The romance of the railways

Railways of my childhood were more raw: raucous, unruly, and colourful. Under the influence of Kim, I would try to memorize things happening on platforms outside my window in one glance. It never worked. If only we had camera phones then. But the Himalayan Darjeeling Railway retains its more genteel romance: tea gardens, holidays, and the mountains. I got to see it again this month.

The tracks run parallel to the road, and I walked along it. I remembered my aunt talking of people who would step off the train for a tea, and then run after it and catch up at the next station. That may be an exaggeration, but not by much. Watch the clip of the most famous song ever shot on this route (not so far from the photo you see above), and you can see two boys chasing Rajesh Khanna’s jeep as it paces Sharmila Tagore on the train.

Interestingly, Sharmila Tagore’s character is reading an Alistair Maclean called “When Eight Bells Toll”. I’d completely forgotten that book until I saw this clip again.

The wary mongoose

I was introduced to the Indian grey mongoose (Herpestes edwardsi) by Rudyard Kipling’s collection called The Jungle Book. Soon after I saw one scurrying through bushes. Over the years I’ve seen them scuttling around human habitation, while being extremely wary of humans. When I was a child I’d once seen one of them battling a snake. What I remember of that tussle is that it darts about a lot. The common story of it being immune to snake venom is not completely wrong, but its main defense is exactly what I saw, extreme agility. Its stiff gray hair and loose skin is another line of defense against a snake’s fangs. But in all these years, it was only now, sitting inside a hide in the outskirts of Hampi, that I had my best view ever of this secretive animal.

Mongooses are a very diverse group of species. The 33 known species fall into 14 genera within the family Herpestidae. The Indian grey mongoose is in genus Herpestes along with 9 others of its cousins. It is said to be of least concern for conservation purposes. Perhaps because these intelligent and inquisitive creatures have colonized the edgelands and learnt how to utilize the trash left by humans. They are opportunistic eaters, said to eat almost any animal smaller than itself. Here I saw it pluck a banana off a post where it had been kept for birds, and carry it off to one side of the clearing. It was bold when it thought it wasn’t being watched. But as soon as one of my companions snapped off a series of loud shots with a camera, it looked around warily at the noise. We were well hidden, but it still carried its food off under some trees.

But its inquisitiveness kept bringing it back. Its favourite spot was on top of a flat stone where the morning sun illuminated it well and gave me a good opportunity to take lots of photos. It sunned itself, scratched its fur, brushed out its tail with the white patch at the tip, but never settled down to some sunbathing. It is too wary and cautious to sleep in the open. Good for me, I thought, since I managed to take several shots of it in leisurely activity. I like the photo above, with a hind paw raised to scratch itself with.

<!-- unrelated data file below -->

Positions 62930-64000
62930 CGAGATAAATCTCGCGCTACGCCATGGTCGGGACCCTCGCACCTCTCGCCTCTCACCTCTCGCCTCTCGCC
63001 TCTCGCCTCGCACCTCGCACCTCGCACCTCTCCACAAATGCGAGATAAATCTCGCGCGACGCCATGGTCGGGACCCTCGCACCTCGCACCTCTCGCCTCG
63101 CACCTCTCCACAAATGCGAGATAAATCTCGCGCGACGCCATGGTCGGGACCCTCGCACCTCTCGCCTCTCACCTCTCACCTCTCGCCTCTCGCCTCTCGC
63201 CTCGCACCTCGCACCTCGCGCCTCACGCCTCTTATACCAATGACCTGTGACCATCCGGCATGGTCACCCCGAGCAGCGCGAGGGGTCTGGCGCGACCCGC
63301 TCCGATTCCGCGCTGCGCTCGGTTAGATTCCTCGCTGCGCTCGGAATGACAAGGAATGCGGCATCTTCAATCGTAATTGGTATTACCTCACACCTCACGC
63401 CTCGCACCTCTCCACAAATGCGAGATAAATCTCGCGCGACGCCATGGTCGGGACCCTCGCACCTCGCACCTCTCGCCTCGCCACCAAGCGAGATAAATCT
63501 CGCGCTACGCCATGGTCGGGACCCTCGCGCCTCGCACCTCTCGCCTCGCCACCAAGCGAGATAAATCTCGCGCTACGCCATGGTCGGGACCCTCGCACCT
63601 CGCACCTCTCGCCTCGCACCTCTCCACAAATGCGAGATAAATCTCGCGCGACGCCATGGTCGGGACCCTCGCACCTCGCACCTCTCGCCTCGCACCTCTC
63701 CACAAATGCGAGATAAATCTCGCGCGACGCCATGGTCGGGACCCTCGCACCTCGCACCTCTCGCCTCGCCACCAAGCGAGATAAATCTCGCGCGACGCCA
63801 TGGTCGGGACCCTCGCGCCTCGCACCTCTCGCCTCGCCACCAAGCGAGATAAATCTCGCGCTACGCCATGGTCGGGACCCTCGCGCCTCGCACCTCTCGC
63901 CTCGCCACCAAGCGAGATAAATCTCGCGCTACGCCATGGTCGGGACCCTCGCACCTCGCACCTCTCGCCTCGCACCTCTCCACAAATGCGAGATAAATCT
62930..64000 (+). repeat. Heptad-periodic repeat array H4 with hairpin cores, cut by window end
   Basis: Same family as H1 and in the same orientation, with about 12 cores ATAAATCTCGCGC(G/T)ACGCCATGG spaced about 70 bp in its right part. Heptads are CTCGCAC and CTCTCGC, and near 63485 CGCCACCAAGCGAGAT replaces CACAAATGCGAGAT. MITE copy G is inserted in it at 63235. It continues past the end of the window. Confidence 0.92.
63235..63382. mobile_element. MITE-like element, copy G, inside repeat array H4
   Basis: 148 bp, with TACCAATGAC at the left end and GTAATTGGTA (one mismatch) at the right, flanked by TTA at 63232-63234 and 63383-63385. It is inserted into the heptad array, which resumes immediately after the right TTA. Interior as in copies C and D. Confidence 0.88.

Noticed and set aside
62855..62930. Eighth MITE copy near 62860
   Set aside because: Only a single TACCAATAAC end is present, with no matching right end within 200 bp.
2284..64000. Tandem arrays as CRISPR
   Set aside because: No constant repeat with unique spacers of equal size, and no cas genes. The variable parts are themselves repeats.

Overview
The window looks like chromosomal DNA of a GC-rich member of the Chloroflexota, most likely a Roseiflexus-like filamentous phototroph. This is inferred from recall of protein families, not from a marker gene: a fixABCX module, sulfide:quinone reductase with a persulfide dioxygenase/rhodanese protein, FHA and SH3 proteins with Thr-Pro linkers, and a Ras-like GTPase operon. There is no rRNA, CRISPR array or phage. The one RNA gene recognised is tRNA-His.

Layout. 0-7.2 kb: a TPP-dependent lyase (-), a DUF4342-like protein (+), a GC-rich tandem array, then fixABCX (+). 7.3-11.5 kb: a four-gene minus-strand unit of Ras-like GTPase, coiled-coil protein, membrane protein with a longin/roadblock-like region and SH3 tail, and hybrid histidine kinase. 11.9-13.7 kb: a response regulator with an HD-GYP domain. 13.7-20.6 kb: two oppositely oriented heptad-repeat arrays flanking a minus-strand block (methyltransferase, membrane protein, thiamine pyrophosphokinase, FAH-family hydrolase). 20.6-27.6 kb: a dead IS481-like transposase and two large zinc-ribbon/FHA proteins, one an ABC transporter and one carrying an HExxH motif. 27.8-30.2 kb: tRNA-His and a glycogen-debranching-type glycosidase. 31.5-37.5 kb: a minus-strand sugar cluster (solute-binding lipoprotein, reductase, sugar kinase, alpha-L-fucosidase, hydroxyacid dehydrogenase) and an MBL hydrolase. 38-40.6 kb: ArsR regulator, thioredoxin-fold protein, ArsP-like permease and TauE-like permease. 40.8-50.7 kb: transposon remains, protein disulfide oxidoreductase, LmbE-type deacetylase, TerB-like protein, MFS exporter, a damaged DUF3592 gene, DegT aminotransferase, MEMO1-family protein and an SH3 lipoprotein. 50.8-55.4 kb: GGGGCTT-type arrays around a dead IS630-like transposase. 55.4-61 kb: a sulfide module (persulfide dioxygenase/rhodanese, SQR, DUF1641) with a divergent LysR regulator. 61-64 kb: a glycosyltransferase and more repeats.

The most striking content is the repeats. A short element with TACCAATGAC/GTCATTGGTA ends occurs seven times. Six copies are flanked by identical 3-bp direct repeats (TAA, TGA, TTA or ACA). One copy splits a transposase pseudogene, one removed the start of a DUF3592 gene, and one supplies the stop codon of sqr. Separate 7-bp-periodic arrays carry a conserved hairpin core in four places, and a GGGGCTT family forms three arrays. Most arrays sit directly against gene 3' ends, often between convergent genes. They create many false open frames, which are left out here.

Dreadful mistakes? Not

In the middle of a Saturday afternoon one needs a little sustenance. And if you are not far from a Parsi Agiary, what better than to look for the nearest Parsi bakery? The Family and I walked into the cool interior of a venerable old bakery and sat down at one of the glass-topped tables with long menus inserted under the glass. These old places continue to have many classes of servers. One man wiped the table down, then another came and placed glasses of water on the table. Eventually the grand old man who takes the order came up to our table. Our tea and Badam Mawa cakes arrived soon enough.

Them that takes cakes
Which the Parsee-man bakes
Makes dreadful mistakes

How The Rhinoceros Got His Skin
Rudyard Kipling

I got up to look at the display cases of the day’s bakes. There seems to be a new emphasis on eggless cakes. It goes with the modernization of the furniture; the old round tables and battered Vienna chairs have been replaced by square tables and a different kind of spindly chair. The cracked cups and saucers have given up the ghost, and have been replaced. The melamine plate below the cakes was a new touch of grunge. The interesting mosaic floors and mirrored interiors have remained. In general these old institutions of Mumbai retain a charming air of decayed elegance from the end of the 19th century.

A few years ago the only customers at these bakeries were old regulars bickering constantly with the owner. The middle-aged Parsi owner, sat behind a fortified counter and would dismiss out of hand all accusations of the tea not being as good as the previous day’s, or the cakes having been baked a week ago. In those days I would be told very sternly not to take photos. Now the large notices forbidding people from combing their hair, reading newspapers, and discussing politics or horse racing have disappeared. The place was full of younger people, and no one objected when I took photos. Fortunately, the expertise in baking has been passed down the generations carefully.